NEW YORK (KWR) -- North Korea remains one of the major flashpoints in the world. It combines a hair-raising mixture of conventional and (potentially) nuclear weapons, an opaque and threatening Stalinist dictatorship, and a ticklish set of issues, encompassing imprisoned American journalists, the right to intervene on the high seas, and a potential missile threat to the region as well as Alaska and Hawaii. Looming over everything is the issue of political succession in North Korea, a development that involves not just that regime, but the United States, South Korea, Japan, Russia and China.
But we have been here before. In January 2009 a Council on Foreign Relations report noted, North Korea spent most of the 1990s on "a prolonged deathwatch". That decade did observe an acute economic crisis related to the collapse of the Soviet Union in 1991-92, which removed North Korea's major financial backer, the loss of its founding father, Kim Il-Sung (the Great Leader) in 1994 and a devastating famine that resulted in probably a million or so deaths. Out of this period, Kim Jung-il (son of the founding father and referred to as the Dear Leader) emerged as North Korea's paramount leader. Last summer the 67-year old Kim had a stroke and the East Asian country sits at the crossroads of another round of political succession. This is bad, but it could get worse.
The critical issues surrounding North Korea are as follows - a weak economy, largely unable to feed its population, and political factions in the regime jockeying for dominance as the elder Kim seeks to impose a family succession. The best way to divert attention to a political succession struggle is to threaten the neighborhood -- mainly Japan, South Korea and possibly the United States via Alaska or Hawaii. If North Korea's enemies are busy dealing with threats of armed incursions or missile attacks they will not be able to influence the Byzantine politics in the Kim's inner court - or so it is hoped in Pyongyang.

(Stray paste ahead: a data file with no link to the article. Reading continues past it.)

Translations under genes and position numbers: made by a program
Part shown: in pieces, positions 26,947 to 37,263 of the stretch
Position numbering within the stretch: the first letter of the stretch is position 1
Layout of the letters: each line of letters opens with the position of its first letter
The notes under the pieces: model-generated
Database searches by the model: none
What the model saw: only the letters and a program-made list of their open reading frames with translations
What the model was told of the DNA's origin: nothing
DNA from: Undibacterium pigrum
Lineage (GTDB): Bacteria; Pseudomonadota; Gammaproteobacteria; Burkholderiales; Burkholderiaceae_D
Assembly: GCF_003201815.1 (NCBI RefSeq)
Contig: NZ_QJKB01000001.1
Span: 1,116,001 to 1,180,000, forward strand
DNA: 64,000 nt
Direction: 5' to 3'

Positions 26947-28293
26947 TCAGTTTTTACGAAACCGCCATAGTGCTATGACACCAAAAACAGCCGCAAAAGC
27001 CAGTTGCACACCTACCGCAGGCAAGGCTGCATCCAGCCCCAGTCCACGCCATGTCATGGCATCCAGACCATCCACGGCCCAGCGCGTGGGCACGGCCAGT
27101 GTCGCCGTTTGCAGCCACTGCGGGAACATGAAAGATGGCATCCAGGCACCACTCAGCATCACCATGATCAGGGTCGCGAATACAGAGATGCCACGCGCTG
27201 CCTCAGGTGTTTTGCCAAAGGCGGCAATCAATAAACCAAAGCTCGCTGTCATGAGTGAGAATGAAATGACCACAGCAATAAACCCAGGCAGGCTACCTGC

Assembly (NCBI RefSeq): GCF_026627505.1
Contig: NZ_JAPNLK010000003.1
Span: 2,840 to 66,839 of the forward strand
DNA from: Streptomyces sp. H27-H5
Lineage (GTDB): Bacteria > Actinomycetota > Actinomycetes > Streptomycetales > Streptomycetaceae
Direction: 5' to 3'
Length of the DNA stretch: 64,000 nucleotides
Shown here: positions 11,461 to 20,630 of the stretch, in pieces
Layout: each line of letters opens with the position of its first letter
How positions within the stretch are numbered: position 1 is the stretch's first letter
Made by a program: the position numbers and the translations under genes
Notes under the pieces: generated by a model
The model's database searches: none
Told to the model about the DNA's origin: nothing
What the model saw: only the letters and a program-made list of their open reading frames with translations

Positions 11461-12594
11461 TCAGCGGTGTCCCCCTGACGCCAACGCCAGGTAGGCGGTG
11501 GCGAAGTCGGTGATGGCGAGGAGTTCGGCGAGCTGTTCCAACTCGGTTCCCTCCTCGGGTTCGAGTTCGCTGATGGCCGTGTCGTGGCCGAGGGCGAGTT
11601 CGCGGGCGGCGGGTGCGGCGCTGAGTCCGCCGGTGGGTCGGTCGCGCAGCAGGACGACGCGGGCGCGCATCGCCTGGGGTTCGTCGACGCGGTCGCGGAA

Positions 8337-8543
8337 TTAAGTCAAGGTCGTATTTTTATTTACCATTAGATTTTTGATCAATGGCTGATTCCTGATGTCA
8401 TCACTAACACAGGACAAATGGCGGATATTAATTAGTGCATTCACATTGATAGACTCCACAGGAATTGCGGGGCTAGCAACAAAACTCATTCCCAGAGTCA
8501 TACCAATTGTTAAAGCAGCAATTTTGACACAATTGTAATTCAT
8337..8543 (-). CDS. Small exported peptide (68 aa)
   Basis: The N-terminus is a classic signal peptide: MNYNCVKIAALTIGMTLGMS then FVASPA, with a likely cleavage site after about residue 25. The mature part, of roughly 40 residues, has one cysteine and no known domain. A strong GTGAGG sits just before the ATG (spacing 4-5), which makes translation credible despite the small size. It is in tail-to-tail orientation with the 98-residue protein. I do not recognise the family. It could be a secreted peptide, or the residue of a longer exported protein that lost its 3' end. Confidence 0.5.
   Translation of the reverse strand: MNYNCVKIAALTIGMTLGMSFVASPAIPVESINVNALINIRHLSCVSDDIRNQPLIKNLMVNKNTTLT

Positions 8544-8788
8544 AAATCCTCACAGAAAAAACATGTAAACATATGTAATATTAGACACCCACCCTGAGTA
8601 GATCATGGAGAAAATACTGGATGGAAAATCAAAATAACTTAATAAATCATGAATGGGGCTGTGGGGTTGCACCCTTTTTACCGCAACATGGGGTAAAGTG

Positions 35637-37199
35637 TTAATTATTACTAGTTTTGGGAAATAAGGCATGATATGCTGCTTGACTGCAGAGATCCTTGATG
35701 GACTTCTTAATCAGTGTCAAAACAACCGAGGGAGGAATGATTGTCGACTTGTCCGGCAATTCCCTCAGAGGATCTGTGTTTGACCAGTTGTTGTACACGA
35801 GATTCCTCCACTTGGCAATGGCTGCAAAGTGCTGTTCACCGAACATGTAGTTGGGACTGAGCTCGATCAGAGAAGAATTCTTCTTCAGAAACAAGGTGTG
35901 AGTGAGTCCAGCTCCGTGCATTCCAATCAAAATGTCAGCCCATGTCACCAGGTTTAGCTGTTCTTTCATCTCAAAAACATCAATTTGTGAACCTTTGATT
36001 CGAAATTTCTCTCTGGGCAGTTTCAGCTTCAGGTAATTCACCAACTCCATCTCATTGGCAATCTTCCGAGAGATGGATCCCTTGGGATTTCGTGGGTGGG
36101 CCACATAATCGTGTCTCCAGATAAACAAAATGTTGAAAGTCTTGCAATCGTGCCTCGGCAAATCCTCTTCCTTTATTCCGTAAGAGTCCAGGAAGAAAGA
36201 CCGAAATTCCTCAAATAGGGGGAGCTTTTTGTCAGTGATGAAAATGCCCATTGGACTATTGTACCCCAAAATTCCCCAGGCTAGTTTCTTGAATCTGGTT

The brashness vis-à-vis the outside world is manifest in a number of ways. Beyond the testing of missiles, North Korea is holding two U.S. women journalists after sentencing them to 12 years of "reform through labor" for what state media called an illegal border crossing and an unspecified "grave crime". In addition, the Kim regime has demanded that South Korean firms with factories in Kaesong (a jointly-run industrial zone in the North) raise wages for its 40,000 workers to $300 a month from $75. It also demanded an increase in rent for the Seoul-funded estate to $500 million, compared to the current $16 million for a 50-year contract.
North Korea in the past has violated past agreements, acted in a belligerent fashion, and then come back to the bargaining table. This worked in 1994 and again in recent years. This time around its past history of breaking agreements is undermining North Korea's ability to push the international community into another agreement. That was evident in the passage in the United Nations on June 12th of sanctions against North Korea, which include high-seas searches of North Korean ships for weapons of mass destruction (one of the country's major exports). North Korea has stated that it will regard any such intervention as a declaration of war and act accordingly. As the official line reads: "If the U.S. imperialists start another war, the army and people of Korea will...wipe out the aggressors on the globe once and for all."
While the high-sea searches will certainly hurt North Korea and raise tensions further, the most effective measures are those that target the lifestyle of North Korean leaders. That means financial sanctions that seek to end all banking transactions related to Pyongyang's weapons trade as well as halting grants and loans. As a New York Times op-ed noted: "This would effectively freeze many of Pyongyang's overseas bank accounts, cutting off the funds that North Korean leader Kim Jong-il has used to secure the cognac, Swiss watches and other luxury goods needed to buy the loyalty of his country's elites."